What about employment? 30% of care experienced young people are classed as unemployed 9 months after leaving school, compared to 5% of their non-care experienced peers. So it is 6 times harder for a care experienced person to succeed in the education system and we now find it is 6 times harder for them to find employment.
While research exploring the link between offending and care experience is limited, it is widely acknowledged that care experienced young people can be vulnerable to offending behaviour. Lack of placement stability, poor educational attainment and negative social or family relationships are identified as some of the reasons for this link. Young people living in residential homes are also more likely to be known to the police for minor incidences, ones that children living with their family would deal with without police involvement. Almost 1/3rd of young offenders, and an identical number of the adult prison population, self-identify as being care experienced (SPS, 2016). Given this is based on prisoners self-identifying it is highly probable that this figure is significantly under-estimated. In 2009 HM Inspector of Prisons Scotland suggested that it was more likely to be around 50%. So in regards to criminalisation, care experienced children and young people are significantly more likely to be drawn in. It was reported recently that in England and Wales, looked after teenagers are nearly 20 times more likely to be criminalised than non-looked after teenagers.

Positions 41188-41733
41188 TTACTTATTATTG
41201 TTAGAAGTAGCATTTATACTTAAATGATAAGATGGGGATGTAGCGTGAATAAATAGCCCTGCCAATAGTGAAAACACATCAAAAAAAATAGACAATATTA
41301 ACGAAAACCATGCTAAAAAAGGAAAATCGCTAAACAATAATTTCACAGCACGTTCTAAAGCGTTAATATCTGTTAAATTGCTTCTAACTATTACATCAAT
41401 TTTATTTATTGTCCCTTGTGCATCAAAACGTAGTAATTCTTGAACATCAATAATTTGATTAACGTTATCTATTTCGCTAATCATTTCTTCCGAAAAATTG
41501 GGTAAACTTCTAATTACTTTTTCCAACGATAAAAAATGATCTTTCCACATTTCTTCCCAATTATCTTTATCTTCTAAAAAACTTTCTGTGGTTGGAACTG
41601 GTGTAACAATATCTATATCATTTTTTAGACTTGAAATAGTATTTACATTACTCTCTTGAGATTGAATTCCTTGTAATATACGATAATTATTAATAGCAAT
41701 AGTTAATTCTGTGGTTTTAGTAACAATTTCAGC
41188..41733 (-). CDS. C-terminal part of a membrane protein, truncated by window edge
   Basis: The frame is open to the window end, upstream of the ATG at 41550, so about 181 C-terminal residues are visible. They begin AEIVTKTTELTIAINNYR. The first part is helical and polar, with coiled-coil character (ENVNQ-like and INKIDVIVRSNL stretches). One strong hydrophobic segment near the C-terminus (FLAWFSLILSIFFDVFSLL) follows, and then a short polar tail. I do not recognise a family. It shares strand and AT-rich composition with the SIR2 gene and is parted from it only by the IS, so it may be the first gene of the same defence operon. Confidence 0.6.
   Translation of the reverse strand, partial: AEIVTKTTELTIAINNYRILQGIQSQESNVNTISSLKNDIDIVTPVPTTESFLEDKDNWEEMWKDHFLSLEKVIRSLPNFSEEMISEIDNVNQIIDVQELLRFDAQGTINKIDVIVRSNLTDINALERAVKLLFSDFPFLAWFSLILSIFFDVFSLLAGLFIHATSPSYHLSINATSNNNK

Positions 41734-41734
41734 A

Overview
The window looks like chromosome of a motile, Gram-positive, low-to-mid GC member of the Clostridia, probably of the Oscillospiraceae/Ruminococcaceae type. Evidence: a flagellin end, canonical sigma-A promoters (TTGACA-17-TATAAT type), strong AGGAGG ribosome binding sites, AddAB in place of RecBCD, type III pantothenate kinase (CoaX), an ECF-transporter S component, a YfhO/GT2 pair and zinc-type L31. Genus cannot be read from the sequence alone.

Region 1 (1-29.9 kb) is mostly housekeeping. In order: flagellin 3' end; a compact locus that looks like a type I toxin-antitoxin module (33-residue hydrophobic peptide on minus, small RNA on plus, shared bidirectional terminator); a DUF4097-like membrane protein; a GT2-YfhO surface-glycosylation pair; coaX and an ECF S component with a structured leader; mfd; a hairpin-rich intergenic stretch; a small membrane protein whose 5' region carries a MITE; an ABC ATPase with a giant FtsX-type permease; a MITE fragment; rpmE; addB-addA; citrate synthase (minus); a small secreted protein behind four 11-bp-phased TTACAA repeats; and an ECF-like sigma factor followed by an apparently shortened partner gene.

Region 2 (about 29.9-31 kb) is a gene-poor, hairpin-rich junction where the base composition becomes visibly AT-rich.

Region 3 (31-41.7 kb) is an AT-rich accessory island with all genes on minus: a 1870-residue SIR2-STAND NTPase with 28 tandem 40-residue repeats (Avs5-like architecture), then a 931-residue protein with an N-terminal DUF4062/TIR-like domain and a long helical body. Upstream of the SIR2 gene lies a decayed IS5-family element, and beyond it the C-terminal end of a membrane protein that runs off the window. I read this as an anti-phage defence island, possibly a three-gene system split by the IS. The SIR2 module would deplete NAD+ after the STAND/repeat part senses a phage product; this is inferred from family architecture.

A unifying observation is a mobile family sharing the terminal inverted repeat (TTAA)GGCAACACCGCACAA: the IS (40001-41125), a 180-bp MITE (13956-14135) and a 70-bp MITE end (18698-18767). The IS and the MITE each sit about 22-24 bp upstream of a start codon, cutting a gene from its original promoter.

Affordable housing is a challenging issue for care experienced young people. Formal statistics on statutory homelessness state that 6% of local authority homelessness applications in Scotland between 2017-18 were from people who have been looked after by a local authority at some point. However, this figure relies on self-declaration of care experience and does not include hidden homeless numbers. Practitioners estimate that between 30% and 50% of individuals who are homeless could be care experienced. From an initial population of 2% of young people being looked after this is a staggering outcome.